The Consumer Protection Authority of India has banned hotels and restaurants from levying service charges on the bills. The order came after officials said there had been an increase in complaints of customers being forced to pay costs.
Restaurants often add a tip of 5% to 15% to the customer’s bill under the “service charge” category.
But the new rules say restaurants can no longer “add service charges by default or automatically” to the bill. The new guidelines bar restaurants from asking customers “under any other name” or “denying service or admission to customers who refuse to pay tip”.
There has been an absurd row over tipping at restaurants in the country for a few years now, with customers complaining that they were not informed about this extra charge.
In 2017, the government’s Department of Consumer Affairs issued guidelines stating that customers would only pay the prices displayed on menu cards and government taxes.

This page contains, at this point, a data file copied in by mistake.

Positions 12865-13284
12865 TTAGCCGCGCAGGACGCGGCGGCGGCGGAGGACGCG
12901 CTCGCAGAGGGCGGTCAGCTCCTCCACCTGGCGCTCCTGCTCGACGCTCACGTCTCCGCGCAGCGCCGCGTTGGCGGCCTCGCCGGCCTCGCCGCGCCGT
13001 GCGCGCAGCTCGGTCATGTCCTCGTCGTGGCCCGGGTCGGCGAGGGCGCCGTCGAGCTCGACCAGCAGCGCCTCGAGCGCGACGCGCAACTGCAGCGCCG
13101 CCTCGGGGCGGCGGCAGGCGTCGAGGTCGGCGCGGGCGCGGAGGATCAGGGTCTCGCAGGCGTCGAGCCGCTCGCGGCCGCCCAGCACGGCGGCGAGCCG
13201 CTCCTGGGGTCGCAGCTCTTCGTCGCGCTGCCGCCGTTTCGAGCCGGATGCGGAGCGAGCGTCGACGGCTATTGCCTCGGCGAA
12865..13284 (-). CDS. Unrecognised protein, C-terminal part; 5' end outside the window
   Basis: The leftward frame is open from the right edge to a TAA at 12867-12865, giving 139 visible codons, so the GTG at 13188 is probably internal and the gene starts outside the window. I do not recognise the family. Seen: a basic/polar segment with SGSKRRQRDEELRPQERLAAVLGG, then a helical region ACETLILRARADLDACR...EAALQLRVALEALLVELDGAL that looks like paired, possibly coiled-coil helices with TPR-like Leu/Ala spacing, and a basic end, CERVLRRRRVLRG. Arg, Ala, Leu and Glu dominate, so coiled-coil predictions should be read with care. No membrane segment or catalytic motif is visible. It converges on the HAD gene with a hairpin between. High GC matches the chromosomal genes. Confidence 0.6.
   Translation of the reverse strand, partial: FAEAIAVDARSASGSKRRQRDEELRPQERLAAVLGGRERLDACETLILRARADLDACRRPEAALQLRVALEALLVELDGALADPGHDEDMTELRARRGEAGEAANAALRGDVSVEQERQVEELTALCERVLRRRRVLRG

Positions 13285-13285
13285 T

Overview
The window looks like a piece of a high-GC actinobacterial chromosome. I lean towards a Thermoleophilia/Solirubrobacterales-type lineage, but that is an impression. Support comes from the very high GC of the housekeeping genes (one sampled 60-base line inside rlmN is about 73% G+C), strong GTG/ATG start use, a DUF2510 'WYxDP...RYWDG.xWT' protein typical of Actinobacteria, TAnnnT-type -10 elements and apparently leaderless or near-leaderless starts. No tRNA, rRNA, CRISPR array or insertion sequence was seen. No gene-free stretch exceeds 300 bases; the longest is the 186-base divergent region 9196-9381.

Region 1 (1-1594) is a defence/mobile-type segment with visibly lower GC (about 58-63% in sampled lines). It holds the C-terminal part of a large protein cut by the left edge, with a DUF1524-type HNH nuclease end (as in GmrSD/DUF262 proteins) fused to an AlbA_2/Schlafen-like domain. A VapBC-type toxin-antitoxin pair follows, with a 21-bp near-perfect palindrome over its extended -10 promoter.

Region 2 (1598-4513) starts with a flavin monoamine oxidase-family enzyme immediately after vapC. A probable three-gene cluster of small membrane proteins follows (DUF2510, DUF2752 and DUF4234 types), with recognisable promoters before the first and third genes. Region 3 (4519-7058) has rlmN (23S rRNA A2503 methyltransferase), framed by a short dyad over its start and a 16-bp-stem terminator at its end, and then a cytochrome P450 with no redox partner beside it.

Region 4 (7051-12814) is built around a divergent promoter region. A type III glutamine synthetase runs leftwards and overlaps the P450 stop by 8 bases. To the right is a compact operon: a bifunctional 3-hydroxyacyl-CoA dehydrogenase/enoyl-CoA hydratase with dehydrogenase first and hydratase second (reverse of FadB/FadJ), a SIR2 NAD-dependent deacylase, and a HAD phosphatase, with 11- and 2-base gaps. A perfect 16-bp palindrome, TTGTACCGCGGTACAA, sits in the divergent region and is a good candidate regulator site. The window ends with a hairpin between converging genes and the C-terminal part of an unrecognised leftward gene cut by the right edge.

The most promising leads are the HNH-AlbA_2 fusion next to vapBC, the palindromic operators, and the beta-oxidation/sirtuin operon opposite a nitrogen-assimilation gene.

The department said people may or may not use their “discretion” to leave a tip and that the additional charge without the customer’s consent amounts to “unfair trade practice.”
Restaurants have, however, continued to add the tip to the bill, leaving it up to patrons to contest the extra charge.
Last month, the government called a meeting with the National Restaurant Association of India (NRAI), saying it had received an increasing number of complaints from consumers that they were still being “forced to pay service charges, often fixed at arbitrarily high rates” and that “they are harassed if they request to remove it from the bill”.
The NRAI, which represents more than half a million restaurants, had defended the practice, saying it was a “matter of individual policy” and levying such a charge was not “illegal”.
They also argued that the service charge brought additional revenue to the government too since restaurants paid a tax on what they charged customers.
The new guidelines say that consumers can lodge their complaints online or through the National Consumer Helpline.